A creditor may argue that the DAPT is a sham and/or alter ego of the settlor. The courts may rule that the settlor isn’t truly a discretionary beneficiary and didn’t part with dominion and control over the trust assets. Thus, a court may disregard the trust structure as an alter ego of the settlor.11 Some of the other indications that the DAPT is a sham include:
• The settlor is named as the only beneficiary;
• The settlor is a co-trustee and/or trust protector;
• There’s significant settlor control over the trust;
• There was a transfer of 100 percent of the settlor’s assets or large asset positions to the trust; or
• There were implied agreements between the settlor and trustee.12
Improper Trust Situs
Creditors may also attack a DAPT based on improper trust situs. To secure situs, clients will try to establish as many contacts as they can in the DAPT situs state.13 Generally, a DAPT is drafted with the governing law of the DAPT state, and it’s properly administered in the DAPT state. The more trust administration done in the DAPT state and the less done in the client’s resident state, the better. The recent case of In re Huber is a prime example of what can go wrong with improper situs.14 In Huber, the trust named an Alaskan corporate trustee in the DAPT state (Alaska) but named the settlor’s son, based in Washington, as co-trustee. The settlor’s son made frequent distributions to the settlor. This activity was one of the many factors that made the Alaska trustee look like a “straw man.”15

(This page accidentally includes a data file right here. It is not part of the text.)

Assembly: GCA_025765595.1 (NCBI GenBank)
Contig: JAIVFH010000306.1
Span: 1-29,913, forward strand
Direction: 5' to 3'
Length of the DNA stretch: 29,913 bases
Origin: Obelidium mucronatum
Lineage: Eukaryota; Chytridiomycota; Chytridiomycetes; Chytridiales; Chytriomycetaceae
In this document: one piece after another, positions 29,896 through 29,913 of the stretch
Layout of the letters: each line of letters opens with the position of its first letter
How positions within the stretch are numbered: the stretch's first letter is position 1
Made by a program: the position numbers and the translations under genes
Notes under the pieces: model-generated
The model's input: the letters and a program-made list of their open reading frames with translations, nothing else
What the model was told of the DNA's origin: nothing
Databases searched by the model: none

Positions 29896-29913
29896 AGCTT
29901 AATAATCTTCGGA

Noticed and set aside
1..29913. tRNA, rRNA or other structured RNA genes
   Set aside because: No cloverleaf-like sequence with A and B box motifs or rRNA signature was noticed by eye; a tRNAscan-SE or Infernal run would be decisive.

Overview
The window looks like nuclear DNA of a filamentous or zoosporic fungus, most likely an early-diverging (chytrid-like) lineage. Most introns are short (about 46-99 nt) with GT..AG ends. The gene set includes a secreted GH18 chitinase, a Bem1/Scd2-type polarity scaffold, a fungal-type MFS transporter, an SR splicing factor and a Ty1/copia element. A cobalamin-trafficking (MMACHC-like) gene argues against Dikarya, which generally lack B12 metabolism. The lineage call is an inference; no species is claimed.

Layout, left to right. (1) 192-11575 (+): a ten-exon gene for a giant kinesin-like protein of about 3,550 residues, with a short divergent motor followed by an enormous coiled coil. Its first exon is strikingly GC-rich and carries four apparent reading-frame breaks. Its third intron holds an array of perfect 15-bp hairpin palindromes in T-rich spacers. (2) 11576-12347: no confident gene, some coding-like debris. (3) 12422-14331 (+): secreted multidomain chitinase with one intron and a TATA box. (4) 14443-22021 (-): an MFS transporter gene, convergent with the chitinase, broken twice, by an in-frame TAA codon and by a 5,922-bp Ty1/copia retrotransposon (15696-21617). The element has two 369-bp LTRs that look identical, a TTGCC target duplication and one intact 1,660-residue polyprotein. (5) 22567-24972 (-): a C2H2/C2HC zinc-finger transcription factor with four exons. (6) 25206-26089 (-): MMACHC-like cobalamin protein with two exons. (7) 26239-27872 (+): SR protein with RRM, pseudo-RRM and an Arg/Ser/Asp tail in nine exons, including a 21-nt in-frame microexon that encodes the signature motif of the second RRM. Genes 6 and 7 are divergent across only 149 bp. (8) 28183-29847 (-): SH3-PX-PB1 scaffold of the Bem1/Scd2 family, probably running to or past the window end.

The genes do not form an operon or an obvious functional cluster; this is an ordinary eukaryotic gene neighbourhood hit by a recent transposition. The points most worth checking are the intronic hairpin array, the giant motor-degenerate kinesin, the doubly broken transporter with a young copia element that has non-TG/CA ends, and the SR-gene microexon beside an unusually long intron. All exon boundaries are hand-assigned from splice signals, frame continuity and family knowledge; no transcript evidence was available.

Additionally, the situs of DAPT property is important. A common strategy is to establish a limited liability company (LLC) in the DAPT state to own the trust property and be properly titled to the DAPT.16 This construct provides not only additional situs connection, but also an added layer of liability protection.17 In Huber, an Alaska LLC (99 percent owned by the DAPT and 1 percent owned by the settlor’s son) held entities and real property located in Washington; the settlor’s son, based in Washington, was the manager.18 The court determined that Washington held the most significant relationship with the DAPT, not Alaska. Huber also features fraud and bankruptcy issues and provides a useful lesson on how not to structure a DAPT to receive maximum situs protection.